Harry sat there in the back bedroom of their house in Luverne, Alabama. The one they had moved to the day after he had retired as a machinist in Tonawanda, New York. The one my grandmother had reluctantly followed him to despite it meaning leaving her grandchildren behind – what else could she do?? I vividly remember him counting down his last days at work, and then loading up their pickup truck and heading out to Alabama the very next morning. Almost 20 years later, his main occupation now was playing the role of scary pirate to my 3-year-old niece, Kennedy.
Harry wore an eye patch and weighed about 100 pounds at that point. He had cut off the end of his belt and poked new holes in it so his pants would stay up. His glass eye sat on the dresser alongside photos of me and my sister and our cousins, the 1976 bicentennial horse decanter they had had for what seemed like my entire life, an assortment of glass bowls and knicknacks, and the glass of YooHoo he was sort of drinking. My sister and I had gone to the Piggly Wiggly to get him the YooHoo after he lit up at the mention of it. He had trouble eating or drinking anything these days and we were sure a YooHoo would make it past those lips.
This wasn't one of the old days of YooHoo and swimming at Point A though. This wasn't a summer vacation far away from my parents. It wasn't 115 degrees. And we weren't going to drive 2.5 hours to Destin for lunch and water slides. It was November 2007.
This was the day when the hospice nurse was visiting and making preparations to bring in a hospital bed for his final days. This was my mom's 57th birthday. This was the day after my grandmother's 80th birthday. This was bittersweet reunions with Harry's siblings – and hearing 3-year-old Kennedy squeal when they arrived, “They're here! Boy are they gonna be happy to see me!!!” – and she was right.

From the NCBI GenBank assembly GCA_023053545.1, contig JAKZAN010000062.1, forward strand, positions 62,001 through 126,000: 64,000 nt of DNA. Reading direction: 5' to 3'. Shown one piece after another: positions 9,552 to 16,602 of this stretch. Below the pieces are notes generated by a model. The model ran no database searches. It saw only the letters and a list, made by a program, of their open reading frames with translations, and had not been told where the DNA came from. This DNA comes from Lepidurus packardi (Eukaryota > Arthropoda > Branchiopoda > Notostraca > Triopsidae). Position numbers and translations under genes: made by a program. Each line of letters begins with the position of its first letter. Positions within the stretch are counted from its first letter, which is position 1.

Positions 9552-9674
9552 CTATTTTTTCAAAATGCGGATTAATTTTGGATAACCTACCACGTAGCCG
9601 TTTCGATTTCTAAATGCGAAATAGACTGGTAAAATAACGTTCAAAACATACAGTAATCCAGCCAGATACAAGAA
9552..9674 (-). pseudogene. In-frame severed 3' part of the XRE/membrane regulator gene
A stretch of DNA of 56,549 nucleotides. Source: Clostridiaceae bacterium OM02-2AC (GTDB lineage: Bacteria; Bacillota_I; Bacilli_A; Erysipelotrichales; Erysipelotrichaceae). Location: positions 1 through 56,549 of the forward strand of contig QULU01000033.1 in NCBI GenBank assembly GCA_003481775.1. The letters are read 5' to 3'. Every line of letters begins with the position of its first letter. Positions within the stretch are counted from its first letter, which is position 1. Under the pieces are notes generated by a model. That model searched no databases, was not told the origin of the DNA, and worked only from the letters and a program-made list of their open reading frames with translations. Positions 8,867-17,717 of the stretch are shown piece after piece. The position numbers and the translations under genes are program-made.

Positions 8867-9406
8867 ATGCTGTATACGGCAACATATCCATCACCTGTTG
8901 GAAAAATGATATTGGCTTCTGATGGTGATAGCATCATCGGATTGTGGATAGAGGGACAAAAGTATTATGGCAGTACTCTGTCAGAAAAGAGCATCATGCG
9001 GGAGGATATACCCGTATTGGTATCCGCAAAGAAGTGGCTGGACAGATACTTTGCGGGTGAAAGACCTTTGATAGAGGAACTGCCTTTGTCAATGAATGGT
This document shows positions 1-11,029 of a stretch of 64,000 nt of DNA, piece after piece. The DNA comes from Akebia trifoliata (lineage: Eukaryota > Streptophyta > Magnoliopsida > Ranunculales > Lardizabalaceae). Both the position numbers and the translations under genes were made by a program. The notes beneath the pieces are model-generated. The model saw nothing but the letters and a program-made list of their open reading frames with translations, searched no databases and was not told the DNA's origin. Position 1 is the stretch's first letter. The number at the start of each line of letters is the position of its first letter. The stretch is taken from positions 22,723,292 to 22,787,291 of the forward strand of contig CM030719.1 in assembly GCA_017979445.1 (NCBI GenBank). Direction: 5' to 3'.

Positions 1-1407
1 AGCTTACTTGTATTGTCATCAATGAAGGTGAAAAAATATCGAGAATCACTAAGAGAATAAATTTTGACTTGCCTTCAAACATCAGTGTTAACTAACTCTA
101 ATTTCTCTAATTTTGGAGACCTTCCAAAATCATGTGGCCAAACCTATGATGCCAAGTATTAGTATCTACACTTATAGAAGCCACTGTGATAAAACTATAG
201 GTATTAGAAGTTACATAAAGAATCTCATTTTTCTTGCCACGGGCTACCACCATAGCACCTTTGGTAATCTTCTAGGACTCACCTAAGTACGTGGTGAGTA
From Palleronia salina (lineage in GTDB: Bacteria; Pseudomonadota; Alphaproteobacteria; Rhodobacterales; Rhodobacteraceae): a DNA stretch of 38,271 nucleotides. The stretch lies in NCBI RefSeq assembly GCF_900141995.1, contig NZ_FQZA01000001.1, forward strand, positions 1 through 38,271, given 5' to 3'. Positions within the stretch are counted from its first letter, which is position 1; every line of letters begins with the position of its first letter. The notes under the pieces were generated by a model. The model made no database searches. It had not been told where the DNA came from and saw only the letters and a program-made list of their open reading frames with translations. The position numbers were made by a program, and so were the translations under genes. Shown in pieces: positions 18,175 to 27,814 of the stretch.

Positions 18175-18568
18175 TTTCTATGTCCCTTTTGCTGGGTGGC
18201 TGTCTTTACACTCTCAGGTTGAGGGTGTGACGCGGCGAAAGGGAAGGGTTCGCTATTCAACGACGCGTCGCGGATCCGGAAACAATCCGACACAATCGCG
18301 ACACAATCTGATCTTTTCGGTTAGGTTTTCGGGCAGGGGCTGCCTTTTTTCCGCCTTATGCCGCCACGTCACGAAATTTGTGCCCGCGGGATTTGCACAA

This was the day I was heading back to Kingston to begin my new life as Harry's was ending. This was me staring at the face of pancreatic cancer – knowing I was losing the man who had always, always been there with a kind word. Losing the man who was the only one who told me he trusted me and KNEW I had done the right thing by leaving my husband. The man who always told me I was doing the right thing. Always.
As I hugged him goodbye he whispered into my ear, ”You sure done a great job with those boys. I'm sure proud of you. Y'all keep talking to each other and you'll be okay. You just gotta keep on communicating.” I then began to tell him how grateful I was for everything, the music lessons, the way he had always supported me – he cut me off abruptly and told me, "Get out of here." The suddenness took me by surprise, but when I looked up I saw he was crying. Neither of us had anticipated how difficult it would be to say goodbye.
Later this week my new Michael was moving in. We'd been away from each other for 2 weeks and it felt like forever. I never wanted to stay in a place so much while also feeling desperate to dash away at the first possible opportunity.